Conservation Journal: Erica

The Lakes Region Conservation Corps (LRCC) is an AmeriCorps service program that develops skills and experiences for conservation professionals. LRCC members are the driving force behind the Squam Lakes Association’s conservation efforts. The program provides hands-on conservation work experience and numerous certifications over a broad range of areas, which ensures that LRCC members are capable of independently approaching a variety of tasks in the environmental conservation field. Members remove invasive species from the Squam watershed, manage and act as caretakers at our backcountry campsites, maintain the SLA’s 50+ miles of trails, educate the public on local and regional conservation initiatives, spearhead reports on conservation efforts, lead SLA volunteer crews and ensure the daily functioning of the Squam Lakes Association’s programs. Click here to learn more about the LRCC program.

August 23, 2018


June and July have come and gone in the blink of an eye, but as a six month AmeriCorps member, it’s a relief to know we still have two and a half months with the SLA!

This halfway point is a special time with the Lakes Region Conservation Corps. The end is not yet in sight, and I have really just recently begun to feel as though I am getting the hang of things around the SLA. Setting up my scuba gear has become second nature, running the wood splitter and building a fresh row of fire wood is another day at the boat launch, and trail work and camping are a comfortable routine, yet no day is really like another.  At this point, we can take a step back, slow down a little, and begin to understand how the SLA really works to protect the watershed.

Earlier this season, I heard EB talk about partnerships at the Volunteer New Hampshire conference. At the time I was just beginning to see all that makes a non-profit function, but since then I have observed so many examples of these partnerships with the SLA, organizations working together to mutually accomplish their missions. One I have most connected with is the Loon Preservation Committee (LPC). A little over a month ago, a few loon chicks hatched around the lake, and we were lucky enough to have one hatch close to where we are often camped. About a week after this chick was born, I was camped out for the weekend, and each day was tasked with watching the family for a few hours to make sure weekend boaters understood there was a baby loon, and didn’t get too close.  Over the past month this baby has gone from being a tiny fluff, often riding on its parent’s backs to a much larger fluff that dives with its parents and moves around independently on the water. It is never too far from an adult, but now it looks for its own food, dives, and flaps its wings just like its parents.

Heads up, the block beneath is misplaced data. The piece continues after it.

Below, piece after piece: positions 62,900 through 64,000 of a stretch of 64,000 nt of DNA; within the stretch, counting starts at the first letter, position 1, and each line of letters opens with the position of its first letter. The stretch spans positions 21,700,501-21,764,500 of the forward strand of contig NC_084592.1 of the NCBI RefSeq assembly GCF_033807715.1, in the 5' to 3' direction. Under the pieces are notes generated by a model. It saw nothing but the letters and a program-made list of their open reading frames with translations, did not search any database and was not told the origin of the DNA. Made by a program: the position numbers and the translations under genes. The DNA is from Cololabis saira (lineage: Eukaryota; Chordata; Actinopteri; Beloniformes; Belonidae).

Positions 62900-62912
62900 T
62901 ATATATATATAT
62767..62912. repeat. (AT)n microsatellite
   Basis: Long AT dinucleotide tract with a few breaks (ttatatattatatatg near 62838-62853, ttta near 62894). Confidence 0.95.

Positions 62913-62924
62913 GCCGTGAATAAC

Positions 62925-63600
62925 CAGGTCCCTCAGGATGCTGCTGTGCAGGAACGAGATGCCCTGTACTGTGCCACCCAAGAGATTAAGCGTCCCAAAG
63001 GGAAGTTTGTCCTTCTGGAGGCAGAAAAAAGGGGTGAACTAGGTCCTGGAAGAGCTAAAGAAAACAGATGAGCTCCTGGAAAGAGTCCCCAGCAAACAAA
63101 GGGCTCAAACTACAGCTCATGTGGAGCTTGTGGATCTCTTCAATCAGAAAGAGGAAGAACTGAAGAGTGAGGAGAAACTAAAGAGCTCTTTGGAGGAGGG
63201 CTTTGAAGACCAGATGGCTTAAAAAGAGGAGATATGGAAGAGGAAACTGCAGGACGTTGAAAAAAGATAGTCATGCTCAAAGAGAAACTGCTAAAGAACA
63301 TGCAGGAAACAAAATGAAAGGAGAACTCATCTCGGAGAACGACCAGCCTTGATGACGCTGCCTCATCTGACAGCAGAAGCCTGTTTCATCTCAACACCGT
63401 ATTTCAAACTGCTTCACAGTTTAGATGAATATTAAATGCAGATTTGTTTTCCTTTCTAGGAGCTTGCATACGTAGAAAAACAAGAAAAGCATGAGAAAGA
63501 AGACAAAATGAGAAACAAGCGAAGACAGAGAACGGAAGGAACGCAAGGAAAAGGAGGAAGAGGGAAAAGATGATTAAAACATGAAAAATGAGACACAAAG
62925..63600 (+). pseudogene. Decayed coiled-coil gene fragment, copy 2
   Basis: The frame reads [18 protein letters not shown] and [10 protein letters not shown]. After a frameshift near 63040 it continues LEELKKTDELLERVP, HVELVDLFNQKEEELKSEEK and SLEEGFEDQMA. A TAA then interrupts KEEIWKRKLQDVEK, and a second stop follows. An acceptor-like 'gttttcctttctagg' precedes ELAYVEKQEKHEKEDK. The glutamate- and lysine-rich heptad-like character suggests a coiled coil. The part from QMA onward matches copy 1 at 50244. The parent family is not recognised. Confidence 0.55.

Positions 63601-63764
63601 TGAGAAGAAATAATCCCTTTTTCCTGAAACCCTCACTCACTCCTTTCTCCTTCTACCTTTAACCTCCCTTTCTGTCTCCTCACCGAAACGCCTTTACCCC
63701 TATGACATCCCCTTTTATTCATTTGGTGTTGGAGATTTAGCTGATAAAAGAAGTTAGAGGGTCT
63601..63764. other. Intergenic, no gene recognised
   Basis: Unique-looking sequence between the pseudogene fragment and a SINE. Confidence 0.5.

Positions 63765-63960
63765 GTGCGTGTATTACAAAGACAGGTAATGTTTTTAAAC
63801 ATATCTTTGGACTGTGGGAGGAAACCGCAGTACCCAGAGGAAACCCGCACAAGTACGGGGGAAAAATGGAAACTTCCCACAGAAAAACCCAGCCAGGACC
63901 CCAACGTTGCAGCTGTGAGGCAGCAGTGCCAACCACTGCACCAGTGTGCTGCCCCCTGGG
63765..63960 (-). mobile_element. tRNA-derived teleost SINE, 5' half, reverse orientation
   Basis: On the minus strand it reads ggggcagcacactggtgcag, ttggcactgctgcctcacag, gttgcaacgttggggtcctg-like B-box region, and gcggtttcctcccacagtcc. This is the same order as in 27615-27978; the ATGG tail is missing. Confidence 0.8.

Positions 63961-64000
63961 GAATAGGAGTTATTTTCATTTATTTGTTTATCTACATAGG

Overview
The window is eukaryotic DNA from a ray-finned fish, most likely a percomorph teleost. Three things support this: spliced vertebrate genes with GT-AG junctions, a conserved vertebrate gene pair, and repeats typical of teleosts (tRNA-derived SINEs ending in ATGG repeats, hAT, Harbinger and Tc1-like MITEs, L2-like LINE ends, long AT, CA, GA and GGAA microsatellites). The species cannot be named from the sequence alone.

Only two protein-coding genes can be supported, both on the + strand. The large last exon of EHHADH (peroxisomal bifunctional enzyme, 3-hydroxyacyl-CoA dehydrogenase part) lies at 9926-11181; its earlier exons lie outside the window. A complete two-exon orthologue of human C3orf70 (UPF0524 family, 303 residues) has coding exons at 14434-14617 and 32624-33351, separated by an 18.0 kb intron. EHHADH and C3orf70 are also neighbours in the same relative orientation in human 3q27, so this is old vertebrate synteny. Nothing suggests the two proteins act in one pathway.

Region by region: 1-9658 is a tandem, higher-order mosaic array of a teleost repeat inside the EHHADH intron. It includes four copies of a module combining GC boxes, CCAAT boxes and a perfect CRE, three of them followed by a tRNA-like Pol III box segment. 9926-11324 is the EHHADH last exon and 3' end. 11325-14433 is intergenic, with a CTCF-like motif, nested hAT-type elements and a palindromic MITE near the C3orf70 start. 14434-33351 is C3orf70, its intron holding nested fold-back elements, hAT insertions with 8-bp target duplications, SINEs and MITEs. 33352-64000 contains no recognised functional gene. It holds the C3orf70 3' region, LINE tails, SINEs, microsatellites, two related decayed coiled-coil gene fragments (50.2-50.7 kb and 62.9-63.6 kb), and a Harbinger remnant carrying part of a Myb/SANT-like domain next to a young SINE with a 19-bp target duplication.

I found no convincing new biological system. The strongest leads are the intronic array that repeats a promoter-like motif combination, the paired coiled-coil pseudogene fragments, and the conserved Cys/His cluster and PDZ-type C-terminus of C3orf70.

The LPC monitors the Squam Loons very closely, and every year they catch a few of them to weigh, measure, and check on their health and leg bands. We were able to go out one night with the LPC as they checked on the loon family on Little Squam. The SLA AmeriCorps members who went out took turns holding onto the adult and baby as the adult was measured, had its blood drawn, received some fresh leg bands, and pooped on us. I had never been so close to a loon, and it was amazing to see and hold a tiny loon chick. It was so fluffy and strong, standing up for itself by biting us, even after its mother was captured and calm. This was such a unique opportunity and we have the SLA, the LPC, and all their strong partnerships to thank for it.    

Erica is from Holderness, NH. She graduated from Colby College with a degree in Geology and Environmental studies. Click here to read Erica's bio.   

Join our LRCC members for weekly guided hikes, volunteer opportunities, and environmental programs. Learn more by clicking here.